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Higher education and economic growth in Africa

  • Kwabena Gyimah-Brempong
  • Oliver Paddison
  • Workie Mitiku

This paper uses panel data over the 1960-2000 period, a modified neoclassical growth equation, and a dynamic panel estimator to investigate the effect of higher education human capital on economic growth in African countries. We find that all levels of education human capital, including higher education human capital, have positive and statistically significant effect on the growth rate of per capita income in African counties. Our result differs from those of earlier research that find no significant relationship between higher education human capital and income growth. We estimate the growth elasticity of higher education human capital to be about 0.09, an estimate that is twice as large as the growth impact of physical capital investment. While this is likely to be an overestimate of the growth impact of higher education, it is robust to different specifications and points to the need for African countries to effectively use higher education human capital in growth policies.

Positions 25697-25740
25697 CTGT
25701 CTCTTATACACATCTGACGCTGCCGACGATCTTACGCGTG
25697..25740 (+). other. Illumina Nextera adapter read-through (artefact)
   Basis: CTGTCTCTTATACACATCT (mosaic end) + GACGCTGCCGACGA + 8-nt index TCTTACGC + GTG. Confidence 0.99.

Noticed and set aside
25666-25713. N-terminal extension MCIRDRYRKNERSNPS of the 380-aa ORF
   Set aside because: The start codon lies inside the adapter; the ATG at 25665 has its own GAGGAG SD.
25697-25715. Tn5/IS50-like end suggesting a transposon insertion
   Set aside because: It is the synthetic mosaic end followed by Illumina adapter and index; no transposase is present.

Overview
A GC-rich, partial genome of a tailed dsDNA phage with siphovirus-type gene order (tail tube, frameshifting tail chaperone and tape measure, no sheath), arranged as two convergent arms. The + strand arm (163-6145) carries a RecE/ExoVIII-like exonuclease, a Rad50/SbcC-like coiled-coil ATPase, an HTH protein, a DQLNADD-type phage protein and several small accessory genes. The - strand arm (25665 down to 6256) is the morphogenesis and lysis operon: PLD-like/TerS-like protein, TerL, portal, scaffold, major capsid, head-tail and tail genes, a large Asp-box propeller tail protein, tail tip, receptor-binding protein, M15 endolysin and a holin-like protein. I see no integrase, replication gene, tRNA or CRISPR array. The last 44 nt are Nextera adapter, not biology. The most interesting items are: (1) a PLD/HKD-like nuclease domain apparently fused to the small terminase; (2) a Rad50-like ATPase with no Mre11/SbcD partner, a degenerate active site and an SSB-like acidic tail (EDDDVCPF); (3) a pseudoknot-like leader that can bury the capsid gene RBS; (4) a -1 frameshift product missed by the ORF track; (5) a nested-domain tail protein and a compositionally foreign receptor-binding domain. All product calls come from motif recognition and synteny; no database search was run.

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Article provided by Taylor & Francis Journals in its journal Journal of Development Studies.

Volume (Year): 42 (2006)
Issue (Month): 3 ()
Pages: 509-529

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Handle: RePEc:taf:jdevst:v:42:y:2006:i:3:p:509-529
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